Some are evidence-based and taught by experts; some aren’t. Not all parents are capable of absorbing and practicing what they learn in a class. A parent who hasn’t bonded with their child will struggle to enjoy their childhood, and as such, will struggle to prioritize them, and will struggle with situations when the child isn’t gratifying. For a parent in this situation, a more therapeutic model is necessary.
If parents are in an abusive relationship, they invest all their emotional energy in appeasing their partner, leaving little for becoming a better parent. They may abuse their child out of frustration or to appease their partner. Parents who abuse their partner are more likely to be physically and sexually abusive to their children. These abusers often abuse their children to control and manipulate their partner, so increasing their skills, by itself, won’t change their behavior.
Parents who don’t bond with their child will often put their relationship with their partner, a gratifying relationship for the parent, above their relationship with their child. This lack of bonding can lead to horrific, headline-grabbing situations. These include parents knowingly allowing their partner to abuse their child sexually, or entering into a relationship with a known sex offender.
How do you prevent Domestic Violence?
Belief systems held by the abuser cause domestic violence. It is not caused by mental illness, substance abuse, anger issues, etc., although they may co-occur.
The only things that stop someone who practicing these belief systems are accountability and monitoring. From a public policy point of view, a group of best practices called The Quincy Solution dramatically decreased the rates of domestic violence crime in a community. It isn’t magic and only discourages abusers from engaging in abusive and illegal acts.
Many abusers have turned the family court into a new arena to abuse their partners; legislation like the Safe Child Act, which specifies that only bona fide experts must investigate allegations of child abuse and domestic violence, will limit that.
Are there any other useful policies that prevent child sexual abuse?
There is a strong link between having a persistent sexual attraction to children (the definition of the word “pedophile”) and sexually abusing them. Strong laws against child pornography are warranted. Whoever makes the images they are images of child rape and child abuse; they fuel sexual abuse of other children, and incarcerating the person possessing them teaches there are consequences for this behavior and limits their access to children.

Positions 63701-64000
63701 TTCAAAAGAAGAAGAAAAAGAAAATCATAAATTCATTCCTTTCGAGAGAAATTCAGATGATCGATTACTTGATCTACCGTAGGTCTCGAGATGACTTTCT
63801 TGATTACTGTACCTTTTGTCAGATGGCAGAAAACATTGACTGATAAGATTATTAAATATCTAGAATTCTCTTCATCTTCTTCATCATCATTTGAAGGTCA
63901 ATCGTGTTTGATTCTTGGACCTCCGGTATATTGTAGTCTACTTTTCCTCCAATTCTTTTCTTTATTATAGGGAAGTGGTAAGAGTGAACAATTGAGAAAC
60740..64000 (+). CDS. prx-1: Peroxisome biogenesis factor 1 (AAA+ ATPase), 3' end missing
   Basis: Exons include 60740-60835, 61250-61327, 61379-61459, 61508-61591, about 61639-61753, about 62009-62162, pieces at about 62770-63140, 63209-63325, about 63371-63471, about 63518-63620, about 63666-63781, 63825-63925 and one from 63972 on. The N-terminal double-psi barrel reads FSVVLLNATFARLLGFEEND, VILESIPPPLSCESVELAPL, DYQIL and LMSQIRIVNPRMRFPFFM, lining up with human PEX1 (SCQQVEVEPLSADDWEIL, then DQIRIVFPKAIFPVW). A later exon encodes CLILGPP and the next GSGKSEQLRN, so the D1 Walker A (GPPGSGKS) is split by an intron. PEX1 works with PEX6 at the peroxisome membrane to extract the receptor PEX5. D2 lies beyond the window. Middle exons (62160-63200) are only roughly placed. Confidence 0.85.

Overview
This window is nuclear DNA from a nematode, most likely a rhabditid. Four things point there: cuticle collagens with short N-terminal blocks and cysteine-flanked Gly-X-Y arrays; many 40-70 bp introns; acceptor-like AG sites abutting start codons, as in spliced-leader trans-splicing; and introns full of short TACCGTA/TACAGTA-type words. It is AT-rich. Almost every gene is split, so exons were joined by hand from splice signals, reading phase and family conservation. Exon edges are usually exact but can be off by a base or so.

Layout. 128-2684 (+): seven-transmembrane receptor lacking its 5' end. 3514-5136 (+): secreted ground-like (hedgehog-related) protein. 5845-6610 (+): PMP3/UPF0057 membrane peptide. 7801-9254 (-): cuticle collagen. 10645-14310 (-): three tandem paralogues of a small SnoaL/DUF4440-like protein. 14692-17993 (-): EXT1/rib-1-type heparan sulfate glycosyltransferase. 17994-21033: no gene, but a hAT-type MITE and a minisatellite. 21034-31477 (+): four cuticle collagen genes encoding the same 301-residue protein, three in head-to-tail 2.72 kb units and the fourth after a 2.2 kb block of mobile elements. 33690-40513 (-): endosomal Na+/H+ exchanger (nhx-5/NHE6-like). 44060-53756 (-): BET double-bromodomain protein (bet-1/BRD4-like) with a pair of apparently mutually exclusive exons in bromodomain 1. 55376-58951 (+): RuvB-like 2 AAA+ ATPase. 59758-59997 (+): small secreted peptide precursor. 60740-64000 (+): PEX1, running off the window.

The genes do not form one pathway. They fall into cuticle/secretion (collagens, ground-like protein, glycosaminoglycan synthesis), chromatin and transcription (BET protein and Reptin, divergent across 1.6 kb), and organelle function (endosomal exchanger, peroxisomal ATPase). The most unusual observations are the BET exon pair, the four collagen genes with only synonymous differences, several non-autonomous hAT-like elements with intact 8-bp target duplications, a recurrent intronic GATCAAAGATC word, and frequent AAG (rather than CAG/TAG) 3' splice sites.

Laws that make the purchase of a minor for sex a sexual offense also help. It changes the cultural message that sometimes, an adult having sex with minors is OK. We also need laws mandating that family court staff need to understand the dynamics of incest, so courts do not hand sexually abused children to their abuser, and abusers are held accountable for their abuse.
What are other things communities need to do to protect kids?
States need to eliminate the Statute of Limitations for child sexual abuse, as this will increase the percentage of abusers facing conviction.
Communities need to have reliable systems in place where sex abuse survivors can get high-quality therapy and associated services.
Universal, voluntary access to maternal home visiting programs should be widely available. They have a significant impact on how good a parent a sex abuse survivor will become, and how good they will be at protecting their child from sexual abuse.
Is there anything we can do to keep people from becoming sex offenders?
There are some gaps in our knowledge of why and how people become sexually abusive. Some sexually abusive behavior is connected to surviving child sexual abuse, although this link is weaker than reported.
Minors commit about 40% of child sexual abuse. The younger the minor, the more likely it is they are copying something they experienced or witnessed.
Children as young as three can engage in violent, sexually abusive behavior that damages their victims for life. Minors receiving appropriate therapy are likely to stop the behavior.
Some child sexual abuse comes from a sense of entitlement- cultural changes, particularly ones that focus on accountability, and make it likely for abusers to experience consequences, are a good idea.
Some minors experience sexual abuse in dating situations- cultural changes and laws that focus on consent can be helpful here.
Some teenagers are victims of statutory rape, and a cultural understanding of the power imbalance inherent to child/adult sex may help here.
Anyone experiencing a strong sexual attraction to children can click here to talk to an expert and find referrals for help.
How important is it to educate adults about child sexual abuse?
Even if Statutes of Limitations were removed in every state tomorrow, there would still be many sex offenders on the streets, doing everything they can to abuse kids.
If parents and professionals who work with kids understand that, they can recognize the “grooming” behavior abusers use, and learn to keep kids from one adult/ one-child situations behind closed doors.